Some Food for Thought about Hawaii's Bakeries

By Sigall, Bob | Honolulu Star - Advertiser, December 21, 2012 | Go to article overview

Some Food for Thought about Hawaii's Bakeries


Sigall, Bob, Honolulu Star - Advertiser


Hostess Twinkies' bankruptcy in the news last week reminded me of a story Jon de Mello told me about Israel Kamakawiwo'ole, who loved Twinkies and struggled with overeating. Jon was his producer and lifelong friend.

On one occasion Israel asked de Mello to bring him some Twinkies when he came over.

"How many?" de Mello asked.

"Oh, 28," Israel replied.

"Twenty-eight!?" de Mello exclaimed.

"Yeah." Israel said.

"How about two?" de Mello would offer.

"OK," Israel said sheepishly.

"I'd bring him four," de Mello said.

Twinkies may be gone, although I hear you can buy them on eBay for a premium. If you can't afford the higher price, Hawaii is blessed with many bakeries, and they have interesting stories. Let's look at a few of them.

OK, here's a question: Which bakery's most popular item means "badly cooked" in Portuguese? Yes, it's malasadas. Leonard's Bakery was founded by Margaret and Frank Leonard Rego Sr. in 1952. His mother, Mary, suggested they sell the Portuguese doughnut. Island radio and TV personality Lucky Luck pitched them in TV commercials.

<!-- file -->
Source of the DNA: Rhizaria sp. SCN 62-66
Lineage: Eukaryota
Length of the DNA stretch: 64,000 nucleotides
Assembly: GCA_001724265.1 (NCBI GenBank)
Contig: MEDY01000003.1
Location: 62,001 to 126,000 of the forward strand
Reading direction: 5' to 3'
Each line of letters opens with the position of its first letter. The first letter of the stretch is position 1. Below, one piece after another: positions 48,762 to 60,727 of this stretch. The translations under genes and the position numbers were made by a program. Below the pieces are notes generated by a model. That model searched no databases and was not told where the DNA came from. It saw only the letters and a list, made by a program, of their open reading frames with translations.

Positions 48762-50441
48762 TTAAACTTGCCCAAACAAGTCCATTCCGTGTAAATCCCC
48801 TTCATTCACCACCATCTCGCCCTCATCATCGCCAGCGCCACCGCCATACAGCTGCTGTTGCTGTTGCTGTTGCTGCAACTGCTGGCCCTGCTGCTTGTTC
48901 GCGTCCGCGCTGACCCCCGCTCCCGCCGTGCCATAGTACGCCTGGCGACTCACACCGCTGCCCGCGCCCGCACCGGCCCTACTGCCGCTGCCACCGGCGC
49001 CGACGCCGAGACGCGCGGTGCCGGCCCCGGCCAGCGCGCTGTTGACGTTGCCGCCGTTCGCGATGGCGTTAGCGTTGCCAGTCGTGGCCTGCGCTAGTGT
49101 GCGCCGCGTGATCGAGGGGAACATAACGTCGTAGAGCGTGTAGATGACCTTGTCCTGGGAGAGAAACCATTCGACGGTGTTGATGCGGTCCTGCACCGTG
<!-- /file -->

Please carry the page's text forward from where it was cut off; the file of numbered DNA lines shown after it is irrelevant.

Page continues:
Leonard's sells more than 15,000 malasadas a day and has sold more than 160 million since 1952.

Leonard's isn't the only Hawaii company to sell thousands of its signature items a day. Liliha Bakery's Coco Puffs were featured on "Hawaii Five-0" more than once. Three two-man crews work around the clock to make 5,000-7,500 Coco Puffs a day to meet demand.

Liliha Bakery's Coco Puff was crafted in the 1960s as a shell of puff pastry with a chocolate pudding-like filling. It was a huge flop. About 1990 a new chief baker, Kame Ikemura, reformulated the Coco Puff and added a dollop of chantilly frosting to the top. This time the Coco Puff was a success.

Liliha Bakery has sold more than 27 million Coco Puffs since 1990. The bakery was founded in 1950 on Liliha Street where the H-1 freeway is today.

Next question: Which bakery on Hawaii island hired a sign-maker who misunderstood the founder's name? …

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